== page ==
Your question is complicated because it’s asking for speculative insights into the future of human robot relations. However, it can’t be separated from the realities of today. A conversation about robot rights in Saudi Arabia is only a distraction from a more uncomfortable conversation about human rights. This is very much a human problem and contemporary problem. It’s not a robot problem.
Sophia, the eerily human-like (in both appearance and intelligence) machine, was granted Saudi citizenship in October. Here’s her speaking about it:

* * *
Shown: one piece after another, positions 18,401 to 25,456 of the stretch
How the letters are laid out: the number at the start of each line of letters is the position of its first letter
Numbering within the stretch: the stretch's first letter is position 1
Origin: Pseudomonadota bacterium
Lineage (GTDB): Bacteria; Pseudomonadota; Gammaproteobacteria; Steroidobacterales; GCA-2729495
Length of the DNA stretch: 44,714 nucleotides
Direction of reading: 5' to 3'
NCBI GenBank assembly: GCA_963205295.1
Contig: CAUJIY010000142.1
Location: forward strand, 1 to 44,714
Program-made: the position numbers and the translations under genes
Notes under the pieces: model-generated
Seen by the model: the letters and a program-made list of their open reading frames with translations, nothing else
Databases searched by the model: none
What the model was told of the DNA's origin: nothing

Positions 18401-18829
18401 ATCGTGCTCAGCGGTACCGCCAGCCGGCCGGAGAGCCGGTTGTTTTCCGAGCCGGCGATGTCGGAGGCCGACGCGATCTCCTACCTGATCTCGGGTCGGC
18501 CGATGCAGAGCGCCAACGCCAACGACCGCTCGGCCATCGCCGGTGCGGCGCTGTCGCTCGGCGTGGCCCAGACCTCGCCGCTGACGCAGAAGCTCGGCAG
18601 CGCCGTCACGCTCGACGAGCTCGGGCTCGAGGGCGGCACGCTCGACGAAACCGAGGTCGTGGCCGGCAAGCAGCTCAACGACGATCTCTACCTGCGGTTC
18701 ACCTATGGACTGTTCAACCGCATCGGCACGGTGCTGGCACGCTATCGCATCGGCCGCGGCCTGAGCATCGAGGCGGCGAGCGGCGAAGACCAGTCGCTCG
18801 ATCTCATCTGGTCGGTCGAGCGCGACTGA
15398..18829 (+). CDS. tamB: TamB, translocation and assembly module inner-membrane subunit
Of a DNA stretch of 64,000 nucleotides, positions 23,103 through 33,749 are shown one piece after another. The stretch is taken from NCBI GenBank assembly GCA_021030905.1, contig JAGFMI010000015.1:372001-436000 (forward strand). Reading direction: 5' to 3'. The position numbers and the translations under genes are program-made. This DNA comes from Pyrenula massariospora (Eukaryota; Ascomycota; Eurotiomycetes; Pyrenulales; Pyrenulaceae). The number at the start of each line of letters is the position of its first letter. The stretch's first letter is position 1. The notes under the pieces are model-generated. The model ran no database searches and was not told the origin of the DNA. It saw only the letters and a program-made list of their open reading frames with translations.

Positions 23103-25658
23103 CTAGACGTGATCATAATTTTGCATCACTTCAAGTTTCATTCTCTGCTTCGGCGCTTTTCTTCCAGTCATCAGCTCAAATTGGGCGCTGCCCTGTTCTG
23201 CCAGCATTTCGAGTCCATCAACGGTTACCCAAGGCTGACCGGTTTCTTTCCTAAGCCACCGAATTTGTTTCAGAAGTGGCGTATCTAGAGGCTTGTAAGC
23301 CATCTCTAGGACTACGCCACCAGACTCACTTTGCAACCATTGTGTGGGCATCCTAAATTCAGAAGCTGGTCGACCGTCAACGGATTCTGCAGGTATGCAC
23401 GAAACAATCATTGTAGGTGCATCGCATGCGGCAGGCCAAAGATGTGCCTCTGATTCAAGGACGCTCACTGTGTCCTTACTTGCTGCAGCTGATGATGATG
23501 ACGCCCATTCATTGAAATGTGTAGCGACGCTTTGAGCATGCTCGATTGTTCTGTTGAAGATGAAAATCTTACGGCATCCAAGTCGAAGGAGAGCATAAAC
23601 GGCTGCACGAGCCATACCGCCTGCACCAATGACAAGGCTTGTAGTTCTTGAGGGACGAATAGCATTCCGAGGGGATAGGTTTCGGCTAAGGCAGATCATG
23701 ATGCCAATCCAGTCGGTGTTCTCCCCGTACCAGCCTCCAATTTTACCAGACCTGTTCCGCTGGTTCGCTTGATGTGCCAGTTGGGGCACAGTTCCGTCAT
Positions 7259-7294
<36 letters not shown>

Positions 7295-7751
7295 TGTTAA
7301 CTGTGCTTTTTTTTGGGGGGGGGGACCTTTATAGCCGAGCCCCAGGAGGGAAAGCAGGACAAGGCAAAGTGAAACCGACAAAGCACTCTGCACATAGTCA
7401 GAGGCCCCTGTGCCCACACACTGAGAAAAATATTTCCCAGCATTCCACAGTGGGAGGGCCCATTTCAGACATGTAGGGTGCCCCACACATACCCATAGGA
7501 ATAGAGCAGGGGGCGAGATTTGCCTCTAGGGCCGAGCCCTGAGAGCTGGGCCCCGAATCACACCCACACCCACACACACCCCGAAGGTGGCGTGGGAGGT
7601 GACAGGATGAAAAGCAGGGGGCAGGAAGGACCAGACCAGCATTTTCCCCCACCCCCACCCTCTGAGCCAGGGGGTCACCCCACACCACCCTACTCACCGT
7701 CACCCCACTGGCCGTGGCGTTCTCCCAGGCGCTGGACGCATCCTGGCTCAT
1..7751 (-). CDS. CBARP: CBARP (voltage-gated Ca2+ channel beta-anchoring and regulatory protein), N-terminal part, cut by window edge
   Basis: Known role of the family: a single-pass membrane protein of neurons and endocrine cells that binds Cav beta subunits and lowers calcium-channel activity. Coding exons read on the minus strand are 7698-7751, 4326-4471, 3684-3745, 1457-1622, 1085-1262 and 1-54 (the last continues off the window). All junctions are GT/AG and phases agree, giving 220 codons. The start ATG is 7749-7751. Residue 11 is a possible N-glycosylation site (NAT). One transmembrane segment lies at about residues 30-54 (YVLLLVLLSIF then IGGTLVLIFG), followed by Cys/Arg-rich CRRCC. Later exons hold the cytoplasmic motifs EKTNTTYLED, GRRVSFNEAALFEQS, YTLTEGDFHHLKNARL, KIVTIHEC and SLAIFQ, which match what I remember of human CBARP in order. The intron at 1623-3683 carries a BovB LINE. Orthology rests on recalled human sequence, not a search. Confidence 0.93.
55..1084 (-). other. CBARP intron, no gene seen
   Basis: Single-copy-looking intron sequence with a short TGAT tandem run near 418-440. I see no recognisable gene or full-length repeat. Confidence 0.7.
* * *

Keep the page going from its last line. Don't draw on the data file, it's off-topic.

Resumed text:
Professor of computer science and engineering at the University of Michigan
I don’t believe that there is any plausible case for the “yes” answer, certainly not at the current time in history. The Saudi Arabian grant of citizenship to a robot is simply a joke, and not a good one.
Even with the impressive achievements of deep learning systems such as AlphaGo, the current capabilities of robots and AI systems fall so far below the capabilities of humans that it is much more appropriate to treat them as manufactured tools.